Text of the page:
You know how much research exists but has not made its way into the public consciousness? Trick question. We can’t.  Without strategic information-sharing through marketing, media attention, or congressional testimony, research sits unbeknownst to policymakers. And if the key players don’t know about it, the data gets left out of the game.  If you are doing health research right now, have a plan for how to get it out there.

3. We’ve seen the evidence, but no one knows what it means. 

This example usually would apply to massive data sets like census data, rather than more focused research data — but not necessarily.  If there is a lack of experts to meaningfully interpret the data, then it cannot be used to develop policy. Or worse, it will be interpreted incorrectly and drive a policy change in the wrong direction. This is especially likely for policies in highly political areas, which brings us to…

4. Policymakers misinterpret the evidence.

Policymakers hold their own ideologies, values, and interests, which can skew their interpretation of evidence presented to them. This is surprising to no one. If you need more convincing, in this book, nurse investigators easily give examples of evidence-based nursing interventions that were not carried into new healthcare programs due to policymaker misinterpretation.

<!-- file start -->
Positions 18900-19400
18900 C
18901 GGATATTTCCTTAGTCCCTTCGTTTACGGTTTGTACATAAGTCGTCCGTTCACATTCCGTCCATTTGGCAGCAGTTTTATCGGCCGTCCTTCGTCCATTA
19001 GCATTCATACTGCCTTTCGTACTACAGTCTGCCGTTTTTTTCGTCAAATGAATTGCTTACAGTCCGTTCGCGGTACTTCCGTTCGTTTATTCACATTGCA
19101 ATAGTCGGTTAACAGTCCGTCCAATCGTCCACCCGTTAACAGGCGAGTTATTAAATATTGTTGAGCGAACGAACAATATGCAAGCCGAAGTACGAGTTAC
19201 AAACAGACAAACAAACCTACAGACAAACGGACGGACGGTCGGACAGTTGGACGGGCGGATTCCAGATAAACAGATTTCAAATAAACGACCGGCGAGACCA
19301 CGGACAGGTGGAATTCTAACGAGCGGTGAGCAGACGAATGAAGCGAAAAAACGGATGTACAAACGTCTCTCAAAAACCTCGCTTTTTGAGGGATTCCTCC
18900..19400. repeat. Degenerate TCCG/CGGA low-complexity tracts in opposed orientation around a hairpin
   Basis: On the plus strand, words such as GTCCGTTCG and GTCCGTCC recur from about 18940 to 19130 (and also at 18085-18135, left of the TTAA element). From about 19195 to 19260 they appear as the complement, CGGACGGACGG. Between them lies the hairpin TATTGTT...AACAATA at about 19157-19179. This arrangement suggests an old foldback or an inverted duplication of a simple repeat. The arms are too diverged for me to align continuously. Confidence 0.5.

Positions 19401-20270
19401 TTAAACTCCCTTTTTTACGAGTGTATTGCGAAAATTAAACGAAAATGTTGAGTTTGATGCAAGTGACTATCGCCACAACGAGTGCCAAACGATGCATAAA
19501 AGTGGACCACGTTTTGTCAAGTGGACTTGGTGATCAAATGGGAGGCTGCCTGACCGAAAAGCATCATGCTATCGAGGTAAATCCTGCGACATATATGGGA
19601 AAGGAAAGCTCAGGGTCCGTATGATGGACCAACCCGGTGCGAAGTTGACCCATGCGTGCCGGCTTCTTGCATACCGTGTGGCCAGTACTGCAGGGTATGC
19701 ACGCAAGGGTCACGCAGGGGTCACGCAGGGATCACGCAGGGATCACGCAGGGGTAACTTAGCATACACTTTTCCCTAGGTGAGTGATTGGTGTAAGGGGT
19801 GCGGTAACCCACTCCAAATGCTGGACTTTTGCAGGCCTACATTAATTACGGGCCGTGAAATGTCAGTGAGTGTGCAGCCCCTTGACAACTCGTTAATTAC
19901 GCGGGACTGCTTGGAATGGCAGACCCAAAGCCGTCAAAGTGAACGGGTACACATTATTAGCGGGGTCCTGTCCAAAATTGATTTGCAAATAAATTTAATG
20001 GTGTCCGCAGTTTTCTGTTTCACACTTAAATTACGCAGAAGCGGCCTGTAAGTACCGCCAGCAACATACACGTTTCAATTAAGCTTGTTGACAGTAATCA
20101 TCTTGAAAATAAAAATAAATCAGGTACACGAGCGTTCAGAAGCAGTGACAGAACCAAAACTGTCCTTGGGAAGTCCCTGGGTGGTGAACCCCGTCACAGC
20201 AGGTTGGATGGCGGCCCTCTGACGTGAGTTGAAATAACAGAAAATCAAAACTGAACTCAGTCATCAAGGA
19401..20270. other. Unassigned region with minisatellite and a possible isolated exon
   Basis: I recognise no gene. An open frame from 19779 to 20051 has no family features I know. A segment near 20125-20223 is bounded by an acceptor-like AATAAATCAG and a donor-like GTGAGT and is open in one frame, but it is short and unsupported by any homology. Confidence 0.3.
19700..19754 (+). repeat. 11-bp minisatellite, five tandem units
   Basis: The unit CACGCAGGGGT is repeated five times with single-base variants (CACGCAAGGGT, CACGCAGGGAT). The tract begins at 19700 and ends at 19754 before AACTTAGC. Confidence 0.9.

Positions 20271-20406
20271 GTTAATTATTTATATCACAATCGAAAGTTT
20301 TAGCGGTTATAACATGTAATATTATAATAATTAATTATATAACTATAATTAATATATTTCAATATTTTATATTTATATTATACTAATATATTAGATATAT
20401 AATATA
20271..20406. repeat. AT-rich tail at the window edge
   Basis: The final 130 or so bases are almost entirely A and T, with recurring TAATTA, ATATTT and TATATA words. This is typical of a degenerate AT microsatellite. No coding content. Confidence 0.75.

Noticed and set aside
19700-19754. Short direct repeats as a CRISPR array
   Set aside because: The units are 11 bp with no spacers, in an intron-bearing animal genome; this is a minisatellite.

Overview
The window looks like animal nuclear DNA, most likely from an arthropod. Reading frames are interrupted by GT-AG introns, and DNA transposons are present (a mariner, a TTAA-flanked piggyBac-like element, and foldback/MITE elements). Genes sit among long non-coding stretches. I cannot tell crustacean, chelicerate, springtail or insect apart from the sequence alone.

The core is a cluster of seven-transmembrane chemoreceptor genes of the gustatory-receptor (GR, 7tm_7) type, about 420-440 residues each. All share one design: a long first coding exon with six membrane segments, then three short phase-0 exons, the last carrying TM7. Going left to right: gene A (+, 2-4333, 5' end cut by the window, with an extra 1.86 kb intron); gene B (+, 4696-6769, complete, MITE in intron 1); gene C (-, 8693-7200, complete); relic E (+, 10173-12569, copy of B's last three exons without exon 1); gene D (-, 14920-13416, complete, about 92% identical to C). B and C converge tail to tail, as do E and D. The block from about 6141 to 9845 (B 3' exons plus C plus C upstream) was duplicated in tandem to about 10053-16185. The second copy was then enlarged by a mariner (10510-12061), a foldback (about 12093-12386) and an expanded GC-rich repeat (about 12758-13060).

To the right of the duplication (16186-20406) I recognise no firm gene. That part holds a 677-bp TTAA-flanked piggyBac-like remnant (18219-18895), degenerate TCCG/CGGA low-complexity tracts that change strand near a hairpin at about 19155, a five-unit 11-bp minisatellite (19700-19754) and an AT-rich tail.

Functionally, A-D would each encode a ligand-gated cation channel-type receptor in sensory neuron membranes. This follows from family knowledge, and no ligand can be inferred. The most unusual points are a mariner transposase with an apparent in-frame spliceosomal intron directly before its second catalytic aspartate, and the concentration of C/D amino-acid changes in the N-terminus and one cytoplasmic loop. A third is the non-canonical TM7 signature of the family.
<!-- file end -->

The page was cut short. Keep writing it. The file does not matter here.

5. Policymakers don’t care about the evidence. 

Policymakers want to know the WHY. Why should they draft legislation to decrease Catheter-Acquired Urinary Tract Infections (CAUTIs)? Are those bad? Oh, people are dying? Lots of people are dying from lots of stuff! Why should they focus on CAUTIs specifically?